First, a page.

1. Overview

In this tutorial, we’ll provide a quick introduction to the sparse coding neural networks concept. 

Sparse coding, in simple words, is a machine learning approach in which a dictionary of basis functions is learned and then used to represent input as a linear combination of a minimal number of these basis functions.

Moreover, sparse coding seeks a compact, efficient data representation, which may be utilized for tasks such as denoising, compression, and classification.

2. Sparse Coding

In the case of sparse coding, the data is first translated into a high-dimensional feature space, where the basis functions are then employed to represent the data as a linear combination of a limited number of these basis functions.

Subject to a sparsity constraint that promotes the coefficients to be zero or nearly zero, the coefficients of linear combinations are selected to reduce the reconstruction error between the original data and the representation. So, with most of the coefficients being zero or almost zero, this sparsity constraint pushes the final representation to be a linear combination of the basis functions.

In this way, sparse coding, as previously noted, seeks to discover a usable sparse representation of any given data. Then, a sparse code will be used to encode data:

  • To learn the sparse representation, the sparse coding requires input data
  • This is incredibly helpful since you can utilize unsupervised learning to apply it straight to any data
  • Without sacrificing any information, it will automatically find the representation

Sparse coding techniques aim to meet the following two constraints simultaneously:

  • It’ll try to learn how to create a useful sparse representation as a vector \mathbf{h} for a given data \mathbf{X} (as a vector) using an encoder matrix \mathbf{D}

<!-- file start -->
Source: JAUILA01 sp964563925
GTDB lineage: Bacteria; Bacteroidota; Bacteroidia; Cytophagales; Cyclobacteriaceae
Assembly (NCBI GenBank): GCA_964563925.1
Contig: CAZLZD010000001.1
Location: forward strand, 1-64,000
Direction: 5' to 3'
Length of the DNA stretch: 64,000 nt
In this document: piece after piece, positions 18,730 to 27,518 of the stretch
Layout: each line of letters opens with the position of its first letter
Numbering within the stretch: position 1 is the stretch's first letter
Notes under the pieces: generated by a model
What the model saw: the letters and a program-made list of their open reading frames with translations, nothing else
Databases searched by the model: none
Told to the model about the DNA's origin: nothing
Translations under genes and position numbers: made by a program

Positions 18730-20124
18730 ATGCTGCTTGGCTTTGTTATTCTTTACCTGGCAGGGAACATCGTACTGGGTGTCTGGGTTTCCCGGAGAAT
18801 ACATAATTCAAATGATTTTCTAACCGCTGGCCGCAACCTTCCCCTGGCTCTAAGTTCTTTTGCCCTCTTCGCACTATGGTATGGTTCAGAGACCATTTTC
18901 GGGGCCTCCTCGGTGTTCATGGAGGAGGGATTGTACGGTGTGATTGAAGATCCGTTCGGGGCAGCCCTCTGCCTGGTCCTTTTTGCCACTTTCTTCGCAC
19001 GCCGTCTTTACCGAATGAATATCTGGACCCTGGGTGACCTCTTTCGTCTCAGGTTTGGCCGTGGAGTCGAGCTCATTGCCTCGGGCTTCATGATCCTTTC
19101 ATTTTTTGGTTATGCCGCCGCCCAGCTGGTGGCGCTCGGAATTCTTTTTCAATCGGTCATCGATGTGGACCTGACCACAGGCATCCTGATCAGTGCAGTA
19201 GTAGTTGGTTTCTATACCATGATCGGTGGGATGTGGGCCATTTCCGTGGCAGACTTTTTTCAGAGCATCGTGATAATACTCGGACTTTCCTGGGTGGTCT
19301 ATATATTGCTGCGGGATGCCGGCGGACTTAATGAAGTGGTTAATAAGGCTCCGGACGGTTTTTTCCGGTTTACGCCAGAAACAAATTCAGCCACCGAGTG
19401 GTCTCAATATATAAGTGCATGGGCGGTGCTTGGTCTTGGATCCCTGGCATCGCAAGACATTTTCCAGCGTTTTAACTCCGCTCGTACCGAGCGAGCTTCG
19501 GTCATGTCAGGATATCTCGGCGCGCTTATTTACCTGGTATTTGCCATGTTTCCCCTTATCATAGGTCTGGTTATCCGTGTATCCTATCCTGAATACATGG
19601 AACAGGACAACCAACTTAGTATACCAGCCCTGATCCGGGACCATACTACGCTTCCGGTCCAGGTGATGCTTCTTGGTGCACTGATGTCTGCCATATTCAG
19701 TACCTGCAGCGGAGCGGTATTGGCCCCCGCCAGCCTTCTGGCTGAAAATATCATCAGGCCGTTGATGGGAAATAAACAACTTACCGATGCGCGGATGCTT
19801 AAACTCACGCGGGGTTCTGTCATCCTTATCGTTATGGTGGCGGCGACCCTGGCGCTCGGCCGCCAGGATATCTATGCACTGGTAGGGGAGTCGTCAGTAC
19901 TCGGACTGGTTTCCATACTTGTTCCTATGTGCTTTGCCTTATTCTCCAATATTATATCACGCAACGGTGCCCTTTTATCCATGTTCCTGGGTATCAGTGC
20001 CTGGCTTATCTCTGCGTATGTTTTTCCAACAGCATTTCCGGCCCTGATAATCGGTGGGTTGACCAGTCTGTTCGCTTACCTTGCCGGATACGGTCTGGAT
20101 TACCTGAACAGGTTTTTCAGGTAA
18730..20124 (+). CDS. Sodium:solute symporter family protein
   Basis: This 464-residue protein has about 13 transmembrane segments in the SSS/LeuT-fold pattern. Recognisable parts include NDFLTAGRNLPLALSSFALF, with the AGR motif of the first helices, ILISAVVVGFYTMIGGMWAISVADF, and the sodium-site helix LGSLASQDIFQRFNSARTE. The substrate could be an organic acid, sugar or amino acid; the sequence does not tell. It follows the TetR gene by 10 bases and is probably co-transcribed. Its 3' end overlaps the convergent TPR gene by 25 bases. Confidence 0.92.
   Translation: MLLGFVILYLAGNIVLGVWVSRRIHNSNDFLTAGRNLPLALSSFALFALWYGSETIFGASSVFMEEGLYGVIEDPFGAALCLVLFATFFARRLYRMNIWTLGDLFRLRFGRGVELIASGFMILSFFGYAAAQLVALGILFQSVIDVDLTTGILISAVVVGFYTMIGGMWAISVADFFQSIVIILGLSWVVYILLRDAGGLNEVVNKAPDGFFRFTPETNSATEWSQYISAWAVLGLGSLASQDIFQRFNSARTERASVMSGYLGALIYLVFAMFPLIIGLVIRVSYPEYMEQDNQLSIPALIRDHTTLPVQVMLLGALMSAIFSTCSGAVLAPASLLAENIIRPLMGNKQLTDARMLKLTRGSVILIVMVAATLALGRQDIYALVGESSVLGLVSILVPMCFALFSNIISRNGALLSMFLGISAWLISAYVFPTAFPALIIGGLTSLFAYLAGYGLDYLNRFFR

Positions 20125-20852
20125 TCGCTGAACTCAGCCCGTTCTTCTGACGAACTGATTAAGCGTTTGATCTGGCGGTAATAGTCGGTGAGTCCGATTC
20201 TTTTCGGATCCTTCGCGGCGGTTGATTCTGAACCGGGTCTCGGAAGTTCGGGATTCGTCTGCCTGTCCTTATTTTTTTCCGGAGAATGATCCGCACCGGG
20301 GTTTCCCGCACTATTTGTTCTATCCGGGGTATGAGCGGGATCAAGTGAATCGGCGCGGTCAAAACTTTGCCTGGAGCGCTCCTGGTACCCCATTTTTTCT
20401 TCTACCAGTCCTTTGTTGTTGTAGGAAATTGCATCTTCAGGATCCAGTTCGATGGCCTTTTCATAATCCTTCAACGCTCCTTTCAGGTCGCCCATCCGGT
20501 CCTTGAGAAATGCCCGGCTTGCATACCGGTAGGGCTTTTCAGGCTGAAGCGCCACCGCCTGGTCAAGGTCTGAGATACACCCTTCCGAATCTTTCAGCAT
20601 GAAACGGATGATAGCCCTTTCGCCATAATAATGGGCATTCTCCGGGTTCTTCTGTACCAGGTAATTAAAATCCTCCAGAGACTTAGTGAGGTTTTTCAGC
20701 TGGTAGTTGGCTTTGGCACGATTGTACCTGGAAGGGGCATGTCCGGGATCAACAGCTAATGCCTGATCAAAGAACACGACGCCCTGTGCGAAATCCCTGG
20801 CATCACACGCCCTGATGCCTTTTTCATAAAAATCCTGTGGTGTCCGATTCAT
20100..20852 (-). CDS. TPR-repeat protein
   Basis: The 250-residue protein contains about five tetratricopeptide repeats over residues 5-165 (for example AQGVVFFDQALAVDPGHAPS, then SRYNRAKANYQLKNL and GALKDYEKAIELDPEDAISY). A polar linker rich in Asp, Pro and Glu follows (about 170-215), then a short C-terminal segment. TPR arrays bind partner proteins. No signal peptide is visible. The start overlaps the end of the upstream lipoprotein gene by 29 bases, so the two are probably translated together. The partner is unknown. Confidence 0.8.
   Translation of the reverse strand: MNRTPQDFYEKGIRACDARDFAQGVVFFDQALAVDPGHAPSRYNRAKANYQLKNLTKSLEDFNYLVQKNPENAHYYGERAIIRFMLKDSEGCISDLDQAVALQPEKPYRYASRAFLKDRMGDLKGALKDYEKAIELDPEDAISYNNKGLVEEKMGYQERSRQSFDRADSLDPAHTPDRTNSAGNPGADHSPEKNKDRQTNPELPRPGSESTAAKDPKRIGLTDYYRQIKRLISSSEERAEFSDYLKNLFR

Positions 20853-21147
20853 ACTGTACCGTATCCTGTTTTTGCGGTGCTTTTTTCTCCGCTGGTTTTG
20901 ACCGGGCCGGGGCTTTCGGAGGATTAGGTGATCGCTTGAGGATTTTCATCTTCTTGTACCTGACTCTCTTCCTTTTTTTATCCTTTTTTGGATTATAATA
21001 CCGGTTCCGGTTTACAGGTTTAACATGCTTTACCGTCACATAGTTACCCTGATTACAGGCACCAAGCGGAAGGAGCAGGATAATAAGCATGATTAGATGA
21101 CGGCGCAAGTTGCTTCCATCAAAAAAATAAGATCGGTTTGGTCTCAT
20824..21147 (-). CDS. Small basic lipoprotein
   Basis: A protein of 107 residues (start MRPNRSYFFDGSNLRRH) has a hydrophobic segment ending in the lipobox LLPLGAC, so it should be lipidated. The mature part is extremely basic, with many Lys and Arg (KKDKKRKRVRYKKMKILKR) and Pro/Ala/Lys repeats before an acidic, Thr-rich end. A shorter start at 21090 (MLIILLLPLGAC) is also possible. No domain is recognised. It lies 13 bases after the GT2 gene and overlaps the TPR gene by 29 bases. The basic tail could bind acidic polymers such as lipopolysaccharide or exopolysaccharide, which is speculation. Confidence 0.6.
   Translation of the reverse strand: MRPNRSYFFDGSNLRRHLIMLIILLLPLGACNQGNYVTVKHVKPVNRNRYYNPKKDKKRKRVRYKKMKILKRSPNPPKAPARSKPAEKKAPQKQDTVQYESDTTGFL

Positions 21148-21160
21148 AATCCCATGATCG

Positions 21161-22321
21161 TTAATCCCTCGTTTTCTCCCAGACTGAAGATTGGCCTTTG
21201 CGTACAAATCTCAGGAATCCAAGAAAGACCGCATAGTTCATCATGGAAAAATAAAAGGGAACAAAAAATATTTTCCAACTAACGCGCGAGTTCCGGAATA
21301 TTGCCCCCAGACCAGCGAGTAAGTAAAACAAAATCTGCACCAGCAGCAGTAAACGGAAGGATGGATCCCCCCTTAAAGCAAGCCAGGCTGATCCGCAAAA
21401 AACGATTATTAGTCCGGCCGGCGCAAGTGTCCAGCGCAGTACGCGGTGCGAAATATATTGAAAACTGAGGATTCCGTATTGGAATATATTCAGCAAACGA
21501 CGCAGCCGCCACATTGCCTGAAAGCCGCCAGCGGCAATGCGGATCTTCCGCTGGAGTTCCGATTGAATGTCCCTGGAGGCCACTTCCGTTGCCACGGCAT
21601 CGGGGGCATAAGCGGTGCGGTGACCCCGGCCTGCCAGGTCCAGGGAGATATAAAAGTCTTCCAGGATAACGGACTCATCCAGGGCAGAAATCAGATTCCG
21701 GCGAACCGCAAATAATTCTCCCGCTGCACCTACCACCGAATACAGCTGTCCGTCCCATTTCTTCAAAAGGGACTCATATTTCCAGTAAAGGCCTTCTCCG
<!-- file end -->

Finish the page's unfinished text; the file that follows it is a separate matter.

• It’ll try to reconstruct the data \mathbf{X} using a decoder matrix \mathbf{D} for each representation is given as a vector \mathbf{h}

2.1. Mathematical Background of Sparse Coding

We assume our data \mathbf{X} satisfies the following equation:

(1)   \begin{equation*} \mathbf{X} \approx \sum_{i=1}^n h_i \mathbf{d}_i=h\mathbf{D} \end{equation*}

  • Sparse learning: a process that aims to train the input data and \mathbf{x}^j, j \in\{1, \cdots, m\} to generate a dictionary of basis functions \mathbf{D}
  • Sparse encodinga process that aims to learn the sparse code h using the test data \mathbf{X} and the generated dictionary (\mathbf{D})

The general form of the target function to optimize the dictionary learning process may be mathematically represented as follows:

(2)   \begin{equation*} \begin{array}{r} \min _D \frac{1}{N} \sum_{k=1}^N \min _{h_k} \frac{1}{2}\left\|x_k-D h_k\right\|_2^2+\lambda\left\|h_k\right\|_1 \\ \text { subject to }\left\|D_i\right\|_2^2 \leq C \forall i=1, \ldots, N \end{array} \end{equation*}

In the previous equation, \mathbf{C} is a constant; \mathbf{N} denotes the dimensionality of data; and \mathbf{x_k} means the k-given vector of the data. Furthermore, \mathbf{h_k} is the sparse representation of \mathbf{x_k}; \mathbf{D} is the decoder matrix (dictionary); and the coefficient of sparsity is \mathbf{\lambda}.